Friday, December 6, 2013

fear & loathing in provo, utah











HEY NERDS.

I've been taking a poetry class from Lance Larsen at BYU for the past semester, and yesterday was my final workshop (aka everyone gets to say what they hate about your writing and also about your personality). So I'm posting the piece I submitted, and I also just want you all to know how much I agonized over this stupid dumb poem for, like, two weeks and about how I had crippling writer's block and everything I wrote was garbage and I even considered stealing the first line from Addy's latest poem because it is beautiful beautiful beautiful. But somehow I managed to scrape together this little beast and my class was fairly gracious about it even though they all basically said "you're really weird but this poem was okay, I guess". So, whatever forever, here it is and thanks for reading it and you're all super bitchin'.






Also, I have about 200 half-drafts of regular posts about things like living with people you don't like and trying to combat girl-hate and about how I've been crying about the real actual F I'm getting this semester at college and also a sermon of my emotions about Neil Gaiman (my personal savior), so I'll try to finish them and post them and blah blah blah blah blah. I think this is the end of the post.





"If you have one appetite, he thought, you have them all." (Louise Gl├╝ck)
-Avery Jalaine
   

5 comments:

  1. Anonymous8.12.13

    Wow very visual.

    ReplyDelete
  2. Dear Avery,

    Write a damn book already. I need something to put in my pillowcase.

    Lots of love,

    Taylor

    ReplyDelete
  3. Anonymous24.4.17

    Hi. I know this is whole anonymous commenter thing is kinda John Green kitsch, but it suits my needs.

    It’s funny that I brought up mono no aware in my last comment, before reading this. As I read you here, I could hear it in your voice. I think it’s brilliant that the there’s a phrase for it in Japanese, because it’s certainly a unique kind of sad feeling. It aches gently in a way that portends something more unsettling. I could hear you approaching that unsettling place, too. But I’ll talk about that later. I’d like to first respond to essentially everything you said. I’ll start with the part about your unease with the mundane.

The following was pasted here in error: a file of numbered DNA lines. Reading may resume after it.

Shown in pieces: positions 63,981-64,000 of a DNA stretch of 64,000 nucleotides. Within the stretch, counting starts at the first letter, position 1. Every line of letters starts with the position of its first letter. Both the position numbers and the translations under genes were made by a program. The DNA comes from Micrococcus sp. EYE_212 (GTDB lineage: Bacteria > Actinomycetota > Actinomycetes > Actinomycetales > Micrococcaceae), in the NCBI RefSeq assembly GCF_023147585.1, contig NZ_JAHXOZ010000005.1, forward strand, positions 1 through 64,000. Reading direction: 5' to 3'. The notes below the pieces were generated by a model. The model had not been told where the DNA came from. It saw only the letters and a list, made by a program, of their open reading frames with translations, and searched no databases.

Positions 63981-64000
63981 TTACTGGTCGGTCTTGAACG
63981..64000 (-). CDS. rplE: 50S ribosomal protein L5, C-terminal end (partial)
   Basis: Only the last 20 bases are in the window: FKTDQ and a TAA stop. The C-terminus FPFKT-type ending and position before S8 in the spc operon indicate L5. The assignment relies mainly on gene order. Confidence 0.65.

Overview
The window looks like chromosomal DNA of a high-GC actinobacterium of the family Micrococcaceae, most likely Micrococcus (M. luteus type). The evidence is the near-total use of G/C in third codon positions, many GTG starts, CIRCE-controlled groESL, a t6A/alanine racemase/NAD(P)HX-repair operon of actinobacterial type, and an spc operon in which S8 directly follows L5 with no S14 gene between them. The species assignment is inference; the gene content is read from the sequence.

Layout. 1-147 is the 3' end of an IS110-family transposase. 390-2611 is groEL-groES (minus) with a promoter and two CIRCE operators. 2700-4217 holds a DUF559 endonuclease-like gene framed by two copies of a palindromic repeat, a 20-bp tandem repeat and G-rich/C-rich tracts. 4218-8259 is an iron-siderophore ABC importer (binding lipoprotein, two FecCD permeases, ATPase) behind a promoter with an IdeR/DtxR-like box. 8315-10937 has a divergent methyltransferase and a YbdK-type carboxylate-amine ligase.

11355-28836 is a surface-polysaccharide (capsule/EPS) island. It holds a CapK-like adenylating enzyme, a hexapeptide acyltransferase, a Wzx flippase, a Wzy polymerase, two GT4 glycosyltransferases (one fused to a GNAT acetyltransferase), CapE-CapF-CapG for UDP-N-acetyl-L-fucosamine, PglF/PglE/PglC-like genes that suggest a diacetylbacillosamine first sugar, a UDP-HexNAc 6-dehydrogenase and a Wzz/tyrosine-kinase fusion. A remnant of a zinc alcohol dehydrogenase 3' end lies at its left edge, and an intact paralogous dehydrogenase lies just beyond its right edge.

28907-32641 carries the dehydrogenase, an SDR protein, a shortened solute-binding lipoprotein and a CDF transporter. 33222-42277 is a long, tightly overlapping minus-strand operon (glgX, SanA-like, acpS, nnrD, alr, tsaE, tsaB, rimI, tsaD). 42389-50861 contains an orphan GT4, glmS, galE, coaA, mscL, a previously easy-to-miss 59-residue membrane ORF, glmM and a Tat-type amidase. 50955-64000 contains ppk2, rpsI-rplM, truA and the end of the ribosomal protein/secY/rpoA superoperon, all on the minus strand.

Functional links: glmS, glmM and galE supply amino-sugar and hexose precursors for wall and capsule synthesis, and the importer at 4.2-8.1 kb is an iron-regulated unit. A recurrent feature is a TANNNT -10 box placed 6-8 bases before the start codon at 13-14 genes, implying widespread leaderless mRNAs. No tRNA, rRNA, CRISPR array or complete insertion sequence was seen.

I don’t think the problem with our lives is that they aren’t full of non-stop action. That which is boring can be endured. Experiencing the mundane to appreciate what’s exciting, that’s not hard to wrap your head around. Because let’s be honest excitement usually comes, whatever it means to each of us. It’s chaos theory. Everything unravels and we never know how or why or when. What’s difficult to accept is that the parts never really fit. Everyone loves art because it tidies up our lives. Whether it’s a camera or a narrator or a good editor or Final Cut Pro or the edge of a canvas, there’s this amazing power to cut details that don’t fit, focus on what matters, turn things coherent. That doesn’t always mean exciting events; plenty of great art deals with the mundane. But even the most abstract thing you’ll find has, in some way or form, selected things at the expense of that which doesn’t fit in order to convey something. That’s the difference between art and real life, right? Selection.

    I’m sure you’ve been here before: you’ve just watched or read something that you completely, deeply loved. The places, the characters, the music, all of it. You loved all of it. You loved the world. But now, it’s over, and all you’re left with is this uneasy sense of emptiness, loneliness even. All that stuff in that place that you were for awhile, it’s gone. It was never really there. And you can’t go back, not really. Experiencing it for the first time is what makes it feel authentic. Some people try rereading or rewatching. I don’t like to. It feels unsettling to me, seeing that every small detail has stayed the same. That means I have to come to grips with the fact that there’s no entropy, no chaos theory in these universes. Nothing unravels, everything that was stirred can be somehow unstirred. I’d rather leave them behind and pretend they’re real, that the rules are the same there. It makes me feel better. The most I’ll do is Wikipedia the actors, authors, writers, producers, whatever I can find.